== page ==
While the growth of COVID-19 cases across the United States has slowed, it remains a tremendous danger. The daily growth of confirmed cases has slowed to less than 100,000 from much more than twice that amount three short months ago. New fatal cases per day now run as low as 1,000, which is much as three-quarters lower than the peak. Nevertheless, there have been 29,719,808 confirmed cases so far, which is about 25% of the world’s total. Fatal cases in the United States number 541,030, about 20% of the global total.
A new forecast from one of the top COVID-19 research organizations, The Institute for Health Metrics and Evaluation, is that 598,523 people will die of COVID-19 by July 1. However, the number could be higher if America reopens too quickly, according to the same analysis.
One of two challenges to further slowing the spread of the disease is the variants, some of which may spread faster than the version that infected most people from last January until recently. The Centers for Disease Control and Prevention (CDC) tracks three of these for the public: the B.1.1.7, B.1.351 and P.1 variants. These variants are now in all 50 states, and epidemiologists believe that there are more than just three.
The other challenge is the opening up of parts of the United States. Texas, the second-largest state by population, is a case in point. The governor has dropped the state’s mask mandate, allowed a renewal of social gatherings and opened businesses. Public health officials worry this may cause a fourth wave of the disease.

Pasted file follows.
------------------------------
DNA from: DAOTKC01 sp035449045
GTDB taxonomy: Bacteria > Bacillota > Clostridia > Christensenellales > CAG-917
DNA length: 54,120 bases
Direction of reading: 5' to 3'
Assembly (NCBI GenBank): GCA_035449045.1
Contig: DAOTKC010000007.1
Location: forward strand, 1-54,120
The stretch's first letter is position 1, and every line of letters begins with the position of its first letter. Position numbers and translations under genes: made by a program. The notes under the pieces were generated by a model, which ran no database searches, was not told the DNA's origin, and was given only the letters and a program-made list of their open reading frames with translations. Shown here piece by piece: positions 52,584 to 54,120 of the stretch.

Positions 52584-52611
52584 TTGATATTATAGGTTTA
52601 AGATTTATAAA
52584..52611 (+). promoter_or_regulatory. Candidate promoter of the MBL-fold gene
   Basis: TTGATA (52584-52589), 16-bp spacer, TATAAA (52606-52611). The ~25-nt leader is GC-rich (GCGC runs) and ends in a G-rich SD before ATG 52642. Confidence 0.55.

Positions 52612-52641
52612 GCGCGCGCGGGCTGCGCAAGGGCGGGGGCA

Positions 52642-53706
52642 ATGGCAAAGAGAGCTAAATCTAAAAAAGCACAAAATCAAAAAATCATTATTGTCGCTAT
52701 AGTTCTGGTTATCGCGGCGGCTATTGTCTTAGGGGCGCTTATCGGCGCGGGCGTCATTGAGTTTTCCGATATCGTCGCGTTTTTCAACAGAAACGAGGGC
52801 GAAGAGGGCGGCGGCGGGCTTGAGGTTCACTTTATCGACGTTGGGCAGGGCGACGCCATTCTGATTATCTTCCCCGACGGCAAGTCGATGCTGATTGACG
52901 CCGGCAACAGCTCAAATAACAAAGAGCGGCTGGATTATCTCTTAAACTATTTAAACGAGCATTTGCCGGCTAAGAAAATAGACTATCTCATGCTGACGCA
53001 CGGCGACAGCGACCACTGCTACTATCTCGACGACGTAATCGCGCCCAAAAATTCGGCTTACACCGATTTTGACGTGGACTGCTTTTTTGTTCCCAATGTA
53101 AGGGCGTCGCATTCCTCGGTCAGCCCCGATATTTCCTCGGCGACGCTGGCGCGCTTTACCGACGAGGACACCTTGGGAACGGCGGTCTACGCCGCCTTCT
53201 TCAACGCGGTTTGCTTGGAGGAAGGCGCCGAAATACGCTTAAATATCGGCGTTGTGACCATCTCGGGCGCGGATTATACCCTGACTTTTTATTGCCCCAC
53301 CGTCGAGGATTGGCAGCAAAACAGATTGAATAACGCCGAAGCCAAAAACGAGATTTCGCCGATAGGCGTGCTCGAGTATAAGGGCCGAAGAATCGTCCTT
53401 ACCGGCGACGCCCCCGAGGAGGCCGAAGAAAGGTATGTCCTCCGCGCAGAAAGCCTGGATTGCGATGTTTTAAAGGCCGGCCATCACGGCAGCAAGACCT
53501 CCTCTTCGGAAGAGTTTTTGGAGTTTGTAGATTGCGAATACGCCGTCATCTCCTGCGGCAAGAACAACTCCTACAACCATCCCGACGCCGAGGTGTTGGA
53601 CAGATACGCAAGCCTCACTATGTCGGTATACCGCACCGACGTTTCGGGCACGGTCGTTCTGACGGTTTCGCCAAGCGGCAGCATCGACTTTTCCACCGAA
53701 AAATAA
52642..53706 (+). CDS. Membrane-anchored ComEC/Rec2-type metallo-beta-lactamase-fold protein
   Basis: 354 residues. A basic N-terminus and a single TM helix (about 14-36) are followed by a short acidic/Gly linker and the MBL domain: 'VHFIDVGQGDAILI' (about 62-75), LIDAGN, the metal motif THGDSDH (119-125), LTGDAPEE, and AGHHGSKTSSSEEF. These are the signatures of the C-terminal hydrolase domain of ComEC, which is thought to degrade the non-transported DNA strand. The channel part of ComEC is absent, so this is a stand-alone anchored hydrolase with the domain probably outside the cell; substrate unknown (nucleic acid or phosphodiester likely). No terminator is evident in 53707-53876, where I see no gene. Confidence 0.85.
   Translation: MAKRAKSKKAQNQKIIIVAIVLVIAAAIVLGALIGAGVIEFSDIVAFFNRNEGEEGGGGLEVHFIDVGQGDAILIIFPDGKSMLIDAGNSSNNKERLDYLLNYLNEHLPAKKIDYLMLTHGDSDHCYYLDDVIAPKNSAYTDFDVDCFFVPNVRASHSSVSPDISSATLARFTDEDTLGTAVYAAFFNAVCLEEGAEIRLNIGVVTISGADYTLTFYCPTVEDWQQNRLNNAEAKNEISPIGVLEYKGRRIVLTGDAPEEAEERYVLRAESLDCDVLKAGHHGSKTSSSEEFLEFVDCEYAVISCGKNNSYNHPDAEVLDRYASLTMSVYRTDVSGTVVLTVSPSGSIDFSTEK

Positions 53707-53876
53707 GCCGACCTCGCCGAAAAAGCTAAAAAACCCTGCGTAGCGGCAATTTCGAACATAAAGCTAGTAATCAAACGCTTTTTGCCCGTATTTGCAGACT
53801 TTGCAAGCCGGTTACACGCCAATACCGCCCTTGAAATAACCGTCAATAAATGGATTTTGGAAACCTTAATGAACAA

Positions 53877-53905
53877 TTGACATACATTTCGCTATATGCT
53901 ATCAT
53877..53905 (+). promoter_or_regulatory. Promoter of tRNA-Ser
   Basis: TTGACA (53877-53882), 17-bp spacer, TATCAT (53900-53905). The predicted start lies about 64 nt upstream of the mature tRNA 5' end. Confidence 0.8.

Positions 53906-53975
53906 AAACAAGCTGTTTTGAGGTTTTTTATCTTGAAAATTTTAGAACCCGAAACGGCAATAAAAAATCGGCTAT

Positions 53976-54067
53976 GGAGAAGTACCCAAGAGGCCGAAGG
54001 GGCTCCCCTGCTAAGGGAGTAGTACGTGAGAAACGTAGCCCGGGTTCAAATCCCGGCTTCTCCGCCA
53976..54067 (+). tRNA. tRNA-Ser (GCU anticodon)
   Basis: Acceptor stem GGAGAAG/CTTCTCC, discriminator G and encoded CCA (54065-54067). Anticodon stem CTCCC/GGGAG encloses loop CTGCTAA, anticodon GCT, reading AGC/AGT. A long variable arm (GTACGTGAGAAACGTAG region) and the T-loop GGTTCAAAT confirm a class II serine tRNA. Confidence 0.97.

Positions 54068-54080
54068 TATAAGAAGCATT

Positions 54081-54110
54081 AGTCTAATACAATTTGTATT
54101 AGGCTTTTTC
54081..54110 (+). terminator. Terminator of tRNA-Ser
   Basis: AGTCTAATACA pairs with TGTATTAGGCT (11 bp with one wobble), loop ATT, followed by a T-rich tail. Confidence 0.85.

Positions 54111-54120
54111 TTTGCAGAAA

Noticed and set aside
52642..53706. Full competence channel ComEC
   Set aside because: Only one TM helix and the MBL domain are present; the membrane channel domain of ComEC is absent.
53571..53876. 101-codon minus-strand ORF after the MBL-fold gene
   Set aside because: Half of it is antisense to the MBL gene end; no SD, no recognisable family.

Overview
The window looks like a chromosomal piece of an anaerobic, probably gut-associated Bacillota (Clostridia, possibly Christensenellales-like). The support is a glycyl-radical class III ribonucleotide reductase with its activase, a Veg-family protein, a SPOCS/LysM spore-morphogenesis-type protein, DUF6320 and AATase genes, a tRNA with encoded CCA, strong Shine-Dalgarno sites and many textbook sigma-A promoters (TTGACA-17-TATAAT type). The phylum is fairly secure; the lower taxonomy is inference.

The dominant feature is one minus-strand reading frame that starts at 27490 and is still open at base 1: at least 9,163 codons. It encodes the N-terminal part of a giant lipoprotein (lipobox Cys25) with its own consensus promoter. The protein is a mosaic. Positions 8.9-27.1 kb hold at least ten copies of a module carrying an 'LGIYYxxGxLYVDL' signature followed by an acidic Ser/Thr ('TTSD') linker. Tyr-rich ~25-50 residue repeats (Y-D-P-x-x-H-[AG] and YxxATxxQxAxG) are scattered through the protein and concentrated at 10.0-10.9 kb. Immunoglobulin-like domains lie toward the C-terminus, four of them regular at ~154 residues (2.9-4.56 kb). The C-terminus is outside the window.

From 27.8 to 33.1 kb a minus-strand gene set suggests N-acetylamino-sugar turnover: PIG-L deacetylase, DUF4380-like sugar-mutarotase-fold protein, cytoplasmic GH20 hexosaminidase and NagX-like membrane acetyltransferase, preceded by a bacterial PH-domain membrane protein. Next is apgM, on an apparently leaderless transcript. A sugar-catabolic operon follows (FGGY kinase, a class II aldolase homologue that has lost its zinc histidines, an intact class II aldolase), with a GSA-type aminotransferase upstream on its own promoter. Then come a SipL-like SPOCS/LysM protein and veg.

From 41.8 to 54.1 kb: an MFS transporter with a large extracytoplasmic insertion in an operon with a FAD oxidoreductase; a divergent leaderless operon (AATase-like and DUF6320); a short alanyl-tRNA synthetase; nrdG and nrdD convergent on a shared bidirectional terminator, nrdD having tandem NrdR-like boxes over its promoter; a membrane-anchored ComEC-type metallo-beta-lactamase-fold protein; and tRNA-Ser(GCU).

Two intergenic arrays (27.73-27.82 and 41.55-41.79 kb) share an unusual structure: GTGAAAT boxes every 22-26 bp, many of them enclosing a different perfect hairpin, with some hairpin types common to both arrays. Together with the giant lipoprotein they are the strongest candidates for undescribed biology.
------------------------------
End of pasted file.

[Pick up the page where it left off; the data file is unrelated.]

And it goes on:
Vaccination rates have risen quickly in the past two weeks. The Biden administration says it will have enough vaccines for all Americans by May 1. At this point, 21% of Americans have received at least one dose and 12% have been fully vaccinated. “Fully vaccinated” depends on which vaccine a person is given. With the Moderna and Pfizer versions, it is two shots. With Johnson & Johnson, it just one. Nationwide, 135,847,835 doses have been delivered and 109,081,860 shots have been given.
The state that has struggled the most with fully vaccinating its population is Utah. Only 8.3% of its population has been fully vaccinated. Only 19% of its population has received one dose. In all, 1,144,940 doses have been delivered to the state. From those, 1,008,582 shots have been given. At this 88% ratio, Utah is ahead of most states, a good sign.
Why are the vaccination rates in Utah low? One reason is that it has the youngest median age of any state. Nationwide, the vaccination targets largely have been people over 65. Is that a reasonable excuse? While the state says so, there really isn’t definitive proof.
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